The earliest sunrise is at 4:32 AM on June 18, and the latest sunrise is 4 hours, 38 minutes later at 9:09 AM on December 28. The earliest sunset is at 3:45 PM on December 15, and the latest sunset is 6 hours, 45 minutes later at 10:30 PM on June 23.
Daylight saving time (DST) is observed in Isle of South Uist during 2018, starting in the spring on March 25, lasting 7.1 months, and ending in the fall on October 28.
Sunrise & Sunset with Twilight and Daylight Saving Time
We base the humidity comfort level on the dew point, as it determines whether perspiration will evaporate from the skin, thereby cooling the body. Lower dew points feel drier and higher dew points feel more humid. Unlike temperature, which typically varies significantly between night and day, dew point tends to change more slowly, so while the temperature may drop at night, a muggy day is typically followed by a muggy night.
The perceived humidity level in Isle of South Uist, as measured by the percentage of time in which the humidity comfort level is muggy, oppressive, or miserable, does not vary significantly over the course of the year, remaining a virtually constant 0% throughout.
Humidity Comfort Levels
dry 55°F comfortable 60°F humid 65°F muggy 70°F oppressive 75°F miserable
This section discusses the wide-area hourly average wind vector (speed and direction) at 10 meters above the ground. The wind experienced at any given location is highly dependent on local topography and other factors, and instantaneous wind speed and direction vary more widely than hourly averages.
The average hourly wind speed in Isle of South Uist experiences extreme seasonal variation over the course of the year.
The windier part of the year lasts for 6.0 months, from September 27 to March 29, with average wind speeds of more than 18.9 miles per hour. The windiest day of the year is January 7, with an average hourly wind speed of 24.0 miles per hour.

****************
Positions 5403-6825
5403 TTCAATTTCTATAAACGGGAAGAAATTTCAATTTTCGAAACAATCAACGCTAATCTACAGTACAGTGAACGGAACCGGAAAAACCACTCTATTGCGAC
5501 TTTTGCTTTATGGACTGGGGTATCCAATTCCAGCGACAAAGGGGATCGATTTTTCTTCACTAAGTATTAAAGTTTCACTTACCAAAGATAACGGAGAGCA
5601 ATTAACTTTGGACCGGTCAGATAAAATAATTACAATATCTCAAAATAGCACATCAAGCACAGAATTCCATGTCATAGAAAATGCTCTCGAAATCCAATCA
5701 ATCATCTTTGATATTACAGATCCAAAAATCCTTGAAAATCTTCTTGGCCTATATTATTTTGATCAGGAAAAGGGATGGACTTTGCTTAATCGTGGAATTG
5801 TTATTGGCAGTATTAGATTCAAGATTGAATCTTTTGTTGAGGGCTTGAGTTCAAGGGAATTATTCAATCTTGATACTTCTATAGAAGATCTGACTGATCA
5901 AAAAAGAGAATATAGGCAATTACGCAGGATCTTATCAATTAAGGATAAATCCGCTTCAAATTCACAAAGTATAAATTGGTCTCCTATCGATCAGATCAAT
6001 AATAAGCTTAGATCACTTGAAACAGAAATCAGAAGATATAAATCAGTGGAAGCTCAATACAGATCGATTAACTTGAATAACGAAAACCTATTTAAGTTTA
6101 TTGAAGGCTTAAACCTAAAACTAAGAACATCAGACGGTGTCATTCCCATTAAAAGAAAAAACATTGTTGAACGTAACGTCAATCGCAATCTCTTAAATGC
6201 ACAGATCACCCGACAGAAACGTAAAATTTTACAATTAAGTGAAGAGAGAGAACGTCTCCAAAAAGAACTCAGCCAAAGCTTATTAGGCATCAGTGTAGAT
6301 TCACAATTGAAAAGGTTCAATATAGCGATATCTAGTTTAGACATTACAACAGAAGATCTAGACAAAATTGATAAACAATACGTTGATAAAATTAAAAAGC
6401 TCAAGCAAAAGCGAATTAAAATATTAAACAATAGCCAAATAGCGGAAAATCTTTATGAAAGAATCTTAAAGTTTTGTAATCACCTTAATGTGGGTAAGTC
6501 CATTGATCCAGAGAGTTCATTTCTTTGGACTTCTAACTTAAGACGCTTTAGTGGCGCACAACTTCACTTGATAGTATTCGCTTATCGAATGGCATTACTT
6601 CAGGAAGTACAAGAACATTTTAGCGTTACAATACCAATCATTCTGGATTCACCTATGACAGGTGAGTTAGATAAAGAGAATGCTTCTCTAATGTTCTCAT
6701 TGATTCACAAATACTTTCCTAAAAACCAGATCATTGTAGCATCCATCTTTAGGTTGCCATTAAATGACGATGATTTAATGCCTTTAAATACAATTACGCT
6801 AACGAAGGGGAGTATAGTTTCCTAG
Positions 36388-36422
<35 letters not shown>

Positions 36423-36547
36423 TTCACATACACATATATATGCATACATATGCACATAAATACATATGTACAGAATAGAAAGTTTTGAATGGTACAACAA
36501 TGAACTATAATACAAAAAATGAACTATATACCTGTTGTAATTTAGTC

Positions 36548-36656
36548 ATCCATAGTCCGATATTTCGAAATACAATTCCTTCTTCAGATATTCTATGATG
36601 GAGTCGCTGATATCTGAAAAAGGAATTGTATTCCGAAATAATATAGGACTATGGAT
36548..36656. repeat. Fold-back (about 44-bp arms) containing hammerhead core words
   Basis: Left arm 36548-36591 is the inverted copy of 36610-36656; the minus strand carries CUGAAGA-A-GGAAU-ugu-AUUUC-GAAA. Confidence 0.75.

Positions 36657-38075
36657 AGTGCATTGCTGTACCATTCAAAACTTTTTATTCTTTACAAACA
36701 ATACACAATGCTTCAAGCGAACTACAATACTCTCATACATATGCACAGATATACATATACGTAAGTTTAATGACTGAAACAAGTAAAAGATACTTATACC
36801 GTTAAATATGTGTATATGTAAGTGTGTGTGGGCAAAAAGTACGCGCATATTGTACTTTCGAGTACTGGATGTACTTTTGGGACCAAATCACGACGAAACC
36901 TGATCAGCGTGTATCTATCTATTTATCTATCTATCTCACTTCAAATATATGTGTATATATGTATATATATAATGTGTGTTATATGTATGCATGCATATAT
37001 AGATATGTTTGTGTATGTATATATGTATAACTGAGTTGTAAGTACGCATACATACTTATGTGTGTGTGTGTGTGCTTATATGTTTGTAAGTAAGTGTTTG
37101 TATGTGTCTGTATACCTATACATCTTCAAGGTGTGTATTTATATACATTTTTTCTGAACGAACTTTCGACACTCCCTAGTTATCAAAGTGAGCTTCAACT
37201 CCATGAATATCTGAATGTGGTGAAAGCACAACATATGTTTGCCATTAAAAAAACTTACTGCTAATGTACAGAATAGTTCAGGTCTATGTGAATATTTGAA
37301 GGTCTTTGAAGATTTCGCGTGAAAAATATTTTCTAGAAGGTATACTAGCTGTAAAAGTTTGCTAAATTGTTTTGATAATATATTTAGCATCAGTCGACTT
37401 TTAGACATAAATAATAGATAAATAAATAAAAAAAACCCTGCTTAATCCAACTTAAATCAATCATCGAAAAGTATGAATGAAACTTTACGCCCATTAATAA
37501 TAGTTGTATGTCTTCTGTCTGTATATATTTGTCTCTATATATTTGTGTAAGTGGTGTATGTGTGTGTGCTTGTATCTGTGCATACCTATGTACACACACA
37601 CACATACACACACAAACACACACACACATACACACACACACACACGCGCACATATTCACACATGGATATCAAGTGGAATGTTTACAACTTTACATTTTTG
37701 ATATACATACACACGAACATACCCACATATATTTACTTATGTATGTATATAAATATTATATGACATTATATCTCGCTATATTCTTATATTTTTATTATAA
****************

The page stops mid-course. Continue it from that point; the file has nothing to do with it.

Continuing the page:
The calmer time of year lasts for 6.0 months, from March 29 to September 27. The calmest day of the year is July 24, with an average hourly wind speed of 13.8 miles per hour.
Average Wind Speed
The predominant average hourly wind direction in Isle of South Uist varies throughout the year.
The wind is most often from the west for 2.0 weeks, from January 16 to January 30; for 1.9 weeks, from March 5 to March 18; for 1.0 weeks, from March 27 to April 3; for 1.1 months, from June 27 to July 31; for 1.6 weeks, from August 30 to September 10; and for 3.9 weeks, from November 2 to November 29, with a peak percentage of 38% on January 23. The wind is most often from the south for 1.2 months, from January 30 to March 5; for 1.3 weeks, from March 18 to March 27; for 2.8 months, from April 3 to June 27; for 4.3 weeks, from July 31 to August 30; for 1.7 months, from September 10 to November 2; and for 1.6 months, from November 29 to January 16, with a peak percentage of 39% on February 26.
Isle of South Uist is located near a large body of water (e.g., ocean, sea, or large lake). This section reports on the wide-area average surface temperature of that water.
The average water temperature experiences some seasonal variation over the course of the year.
The time of year with warmer water lasts for 3.0 months, from July 7 to October 9, with an average temperature above 55°F. The day of the year with the warmest water is August 11, with an average temperature of 57°F.
The time of year with cooler water lasts for 3.8 months, from January 8 to May 1, with an average temperature below 48°F. The day of the year with the coolest water is March 7, with an average temperature of 46°F.
Average Water Temperature
Best Time of Year to Visit
To characterize how pleasant the weather is in Isle of South Uist throughout the year, we compute two travel scores.